The Runaway Tram Came Down the Hill

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Following the spectacular crash of No 2 in April,1901, critics had been quick to attack the tram network, one particularly barbed comment claming that its drivers were not fit to drive wheelbarrows, let alone trams! And there was some element of truth in that remark because many of the drivers had been Irish navvies constructing the network, and they were now piloting these juggernauts around the island!

On the 9th of August, at 7.30pm in streets still crowded with shoppers on a fine summerís evening, there occurred Margates worst accident. Again a tram ran away down Fort Road, only this time packed full of passengers, both inside and on the open top deck. With sparks flying from itís brake-locked wheels and the screams of terrified passengers echoing through the air, No 8 tore down the hill, pedestrians scrambling out of its way. At the bottom it made the inevitable leap from rails on the tight bend, turning sideways onto the buildings as it did so and toppling over to finish leaning at a crazy angle against Evelingís Drapers Store, which was packed with customers. Passengers on the top deck were thrown off into the road, and people in the shop cut by flying glass.

A total of 28 people were injured, most of whom had amazingly only suffered cuts and bruises, but there were a couple who had severe injures, including broken bones and internal damage. Help was soon at hand from the Police Station and Margate Ambulance Corps, whose headquarters was in Fort Road just a few yards away. Those not too seriously injured were sent home by cab after first-aid treatment, and two serious casualties were taken to Margate Cottage Hospital. A large milling crowd had gathered, giving the Police a hard time in keeping things under control.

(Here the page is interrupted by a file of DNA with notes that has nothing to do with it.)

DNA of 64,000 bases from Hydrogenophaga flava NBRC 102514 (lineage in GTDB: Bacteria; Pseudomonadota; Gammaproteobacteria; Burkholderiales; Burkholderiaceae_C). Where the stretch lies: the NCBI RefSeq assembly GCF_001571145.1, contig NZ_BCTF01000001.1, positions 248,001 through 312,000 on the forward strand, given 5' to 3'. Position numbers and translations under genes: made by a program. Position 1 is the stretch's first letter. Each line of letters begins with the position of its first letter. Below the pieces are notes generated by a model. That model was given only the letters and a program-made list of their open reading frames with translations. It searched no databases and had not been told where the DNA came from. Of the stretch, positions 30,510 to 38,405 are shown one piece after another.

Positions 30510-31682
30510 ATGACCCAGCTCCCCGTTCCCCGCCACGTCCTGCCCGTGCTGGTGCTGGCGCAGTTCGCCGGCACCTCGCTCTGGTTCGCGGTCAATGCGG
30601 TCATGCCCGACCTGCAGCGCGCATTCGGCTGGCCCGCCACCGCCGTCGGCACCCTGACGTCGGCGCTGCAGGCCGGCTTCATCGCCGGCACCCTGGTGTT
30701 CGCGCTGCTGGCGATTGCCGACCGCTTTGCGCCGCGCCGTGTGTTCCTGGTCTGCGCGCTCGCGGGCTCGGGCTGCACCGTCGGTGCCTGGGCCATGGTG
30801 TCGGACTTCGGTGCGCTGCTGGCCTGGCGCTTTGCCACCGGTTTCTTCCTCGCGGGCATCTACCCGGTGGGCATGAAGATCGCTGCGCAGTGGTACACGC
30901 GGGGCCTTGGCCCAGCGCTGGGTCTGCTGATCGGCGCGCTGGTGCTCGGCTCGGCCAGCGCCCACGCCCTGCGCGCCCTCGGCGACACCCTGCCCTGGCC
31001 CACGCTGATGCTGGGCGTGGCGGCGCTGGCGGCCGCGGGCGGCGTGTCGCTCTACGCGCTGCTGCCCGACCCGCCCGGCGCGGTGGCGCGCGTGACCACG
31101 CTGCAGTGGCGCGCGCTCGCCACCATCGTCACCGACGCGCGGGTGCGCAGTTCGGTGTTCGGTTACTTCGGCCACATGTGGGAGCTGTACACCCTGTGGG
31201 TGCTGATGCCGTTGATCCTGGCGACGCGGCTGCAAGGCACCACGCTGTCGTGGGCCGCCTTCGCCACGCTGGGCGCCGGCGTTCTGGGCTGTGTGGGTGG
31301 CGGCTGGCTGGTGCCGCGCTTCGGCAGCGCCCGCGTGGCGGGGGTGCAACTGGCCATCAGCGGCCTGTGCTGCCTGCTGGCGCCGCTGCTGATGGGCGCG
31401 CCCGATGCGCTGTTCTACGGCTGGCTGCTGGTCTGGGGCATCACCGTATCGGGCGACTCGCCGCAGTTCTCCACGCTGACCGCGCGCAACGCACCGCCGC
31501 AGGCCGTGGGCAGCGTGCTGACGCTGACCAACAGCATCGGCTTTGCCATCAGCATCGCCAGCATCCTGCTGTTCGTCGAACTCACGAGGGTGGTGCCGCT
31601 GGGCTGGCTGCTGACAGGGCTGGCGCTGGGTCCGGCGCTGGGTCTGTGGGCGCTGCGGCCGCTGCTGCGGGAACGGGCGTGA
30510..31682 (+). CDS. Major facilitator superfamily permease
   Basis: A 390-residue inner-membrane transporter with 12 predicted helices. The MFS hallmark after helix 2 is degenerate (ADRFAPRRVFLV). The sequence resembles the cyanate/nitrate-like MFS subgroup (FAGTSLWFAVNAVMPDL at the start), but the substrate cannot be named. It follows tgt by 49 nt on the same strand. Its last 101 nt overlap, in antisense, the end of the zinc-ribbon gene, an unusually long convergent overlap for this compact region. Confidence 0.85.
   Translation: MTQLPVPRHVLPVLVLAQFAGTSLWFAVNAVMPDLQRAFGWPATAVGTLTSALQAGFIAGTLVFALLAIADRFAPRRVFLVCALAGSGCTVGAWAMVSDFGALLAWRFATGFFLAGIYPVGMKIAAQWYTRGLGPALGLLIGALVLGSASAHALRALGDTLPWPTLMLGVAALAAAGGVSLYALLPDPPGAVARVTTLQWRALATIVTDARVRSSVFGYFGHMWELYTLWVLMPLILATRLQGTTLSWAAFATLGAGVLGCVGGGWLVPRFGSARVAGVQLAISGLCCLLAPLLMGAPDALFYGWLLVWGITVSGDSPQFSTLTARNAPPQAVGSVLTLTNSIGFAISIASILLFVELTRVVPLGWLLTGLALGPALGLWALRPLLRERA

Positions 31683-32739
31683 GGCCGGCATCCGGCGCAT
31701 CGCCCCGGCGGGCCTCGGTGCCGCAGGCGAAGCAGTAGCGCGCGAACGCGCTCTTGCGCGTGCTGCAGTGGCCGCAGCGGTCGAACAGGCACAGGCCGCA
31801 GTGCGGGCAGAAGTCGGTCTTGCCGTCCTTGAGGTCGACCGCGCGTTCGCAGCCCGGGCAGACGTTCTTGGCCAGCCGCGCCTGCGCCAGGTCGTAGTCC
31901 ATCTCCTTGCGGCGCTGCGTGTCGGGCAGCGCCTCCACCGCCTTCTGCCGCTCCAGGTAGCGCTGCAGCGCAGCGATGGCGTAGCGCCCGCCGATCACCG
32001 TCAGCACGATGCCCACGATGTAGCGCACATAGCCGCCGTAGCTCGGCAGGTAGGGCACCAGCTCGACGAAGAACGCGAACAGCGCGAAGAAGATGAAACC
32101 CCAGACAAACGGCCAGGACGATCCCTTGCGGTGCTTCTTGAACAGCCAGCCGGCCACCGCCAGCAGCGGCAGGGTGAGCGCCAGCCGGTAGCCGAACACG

CAR 38 ARRIVED FROM THE Depot with a gang to recover No 8 and shore up the facade of the damaged building once it had been removed. Car 38 was chained to No 8 and things readied for the operation, all of this to a stream of sarcastic remarks from the voluble crowd. At 9.30pm. Things were all set with some of the constables helping to take the strain on the chains ready for the pull, and then around the corner at the top of the hill came Car50, sent to help. But it too ran out of control down the steep gradient to smash into the back of No 38, knocking it clean off the rails, panicking and scattering people in the process. Several more were injured including two policemen. The newly injured having been given first aid, the job started again.Car50 was shackled to No.8 and gingerly pulled upright. Back on the rails, it was found that No.8stillworked, and to loud cheers from the crowd swollen by drunks from the pubs it was driven away at 10.20pm. To much heckling work got underway to get No. 38 back onto the track and, after a long struggle, it was finally chained to car50 for the tow back to the Depot.

By now a light drizzle was falling, and this added to the problems as it had been decided to travel back up the steep incline in Fort Road to avoid that sharp bend. To the delight of the jeering crowd nothing happened in way of movement, just a lot of wheel-spinning and sparks due to the loss of traction from the wet rail. Sanding produced the desired result and off the trams went slowly up the hill still sparking furiously, the jeering and cheering crowd following closely. However, after 25 yards the chains parted, and No.38 rolled back to scatter the now not so brave crowd. Hooked up again, the two trams finally left the scene of devastation to a final cheer. An evening to remember!


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